More research on stereotypes and learning

by Stephanie Chasteen on October 16, 2008

I’m siting right now in a fascinating meeting for my physics education group, and we’re hearing about research on stereotype threat, which I’ve written about before. Stereotype threat is the idea that when you spark cultural stereotypes (like “girls aren’t good at math”) then those people get very stressed about their performance, feeling that however they do (say, on a math test) will reflect poorly on their group (women).  That makes them perform worse on that task than they might.

It turns out that if you give women the same test and say that it’s not diagnostic of their ability (for instance, by saying that it’s just a pilot test and you’re looking for feedback to improve it), then women and men do similarly on the test.  That’s because women don’t feel threatened in that case, it’s a low-stakes test.

Similarly, when you tell subjects that men and women perform differently on the test, women score worse.  You’ve made them aware of the stereotype by doing that.

Interestingly, when you tell subjects that men and women perform the same on the test, women score better and men score worse (closing the gap between their scores)!  For some reason, when men feel that they’re not getting some advantage from their gender, they don’t perform well.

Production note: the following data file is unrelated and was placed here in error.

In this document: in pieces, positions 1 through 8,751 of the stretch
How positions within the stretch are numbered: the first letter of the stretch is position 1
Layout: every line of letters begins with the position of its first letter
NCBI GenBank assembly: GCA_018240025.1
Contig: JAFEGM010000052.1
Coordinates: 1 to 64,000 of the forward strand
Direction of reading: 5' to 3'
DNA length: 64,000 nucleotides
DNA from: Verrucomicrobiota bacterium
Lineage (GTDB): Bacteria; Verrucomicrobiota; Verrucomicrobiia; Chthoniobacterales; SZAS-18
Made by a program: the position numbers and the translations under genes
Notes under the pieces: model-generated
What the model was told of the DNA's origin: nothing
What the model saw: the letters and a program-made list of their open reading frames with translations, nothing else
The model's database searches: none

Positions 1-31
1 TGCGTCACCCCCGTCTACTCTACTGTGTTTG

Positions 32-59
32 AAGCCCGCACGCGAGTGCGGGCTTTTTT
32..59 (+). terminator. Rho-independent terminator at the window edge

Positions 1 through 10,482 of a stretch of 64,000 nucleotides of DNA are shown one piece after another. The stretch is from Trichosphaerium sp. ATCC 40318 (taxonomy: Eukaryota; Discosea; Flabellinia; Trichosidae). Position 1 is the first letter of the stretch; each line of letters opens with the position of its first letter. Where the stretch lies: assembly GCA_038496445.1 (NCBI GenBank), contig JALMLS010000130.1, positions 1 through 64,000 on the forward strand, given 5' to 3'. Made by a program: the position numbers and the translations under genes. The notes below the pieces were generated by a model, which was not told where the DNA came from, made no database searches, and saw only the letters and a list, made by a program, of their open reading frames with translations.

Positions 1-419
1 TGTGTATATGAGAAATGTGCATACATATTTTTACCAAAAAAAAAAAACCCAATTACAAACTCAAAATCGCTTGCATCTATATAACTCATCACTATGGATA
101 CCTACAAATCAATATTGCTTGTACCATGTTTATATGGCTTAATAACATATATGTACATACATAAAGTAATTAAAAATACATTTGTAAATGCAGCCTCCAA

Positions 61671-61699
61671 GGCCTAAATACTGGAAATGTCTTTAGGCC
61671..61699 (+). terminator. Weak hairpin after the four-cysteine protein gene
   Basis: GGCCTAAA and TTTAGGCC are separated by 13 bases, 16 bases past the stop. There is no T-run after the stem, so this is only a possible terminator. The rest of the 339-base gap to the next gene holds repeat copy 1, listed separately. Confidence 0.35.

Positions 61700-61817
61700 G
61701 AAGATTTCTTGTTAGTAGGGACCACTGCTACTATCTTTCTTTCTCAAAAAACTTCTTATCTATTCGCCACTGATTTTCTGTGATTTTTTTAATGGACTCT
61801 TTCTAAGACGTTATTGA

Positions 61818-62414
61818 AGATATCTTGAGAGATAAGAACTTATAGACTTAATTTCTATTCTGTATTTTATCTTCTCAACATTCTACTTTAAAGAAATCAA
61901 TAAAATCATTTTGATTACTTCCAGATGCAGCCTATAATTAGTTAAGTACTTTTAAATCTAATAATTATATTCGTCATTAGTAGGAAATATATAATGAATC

They’ve seen similar results with:

  • The elderly and memory. (Flash words like “senile” and “florida” to bring the stereotypes to the forefront of their mind, and they’ll score worse on a memory test)
  • White men can’t jump (Remind men of stereotypes of race and athletic ability and white men won’t jump as high.  If a black experimenter is present and provides feedback on jumping ability, white men will improve less than black men.  That doesn’t happen if there’s a white experimenter.)
  • Asian men and math. (Remind people of the stareotype that asians are better at math, and white men do worse on math problems
  • Poverty and test performance (Remind people that economically disadvantaged people do worse on tests, and they will handily uphold the stereotype).

They’ve done some work to see how understanding and knowledge of this stereotype threat can be used to help close the gap between some of these traditionally lower scoring groups.  Psychological processes can have a significant impact on students’ performance — we need to be aware of that as teachers, and address it.  They did some work on mentorship, for example, and found that motivation is fairly malleable based on whether the mentor gave strict negative criticism, vs negative criticism that’s buffered with positive feedback.  The positive feedback appeared to help.  Sparking students’ positive ideas about themselves also seem to help.  Basically, it is important to highlight factors other than the stereotype that are relevant in performance.

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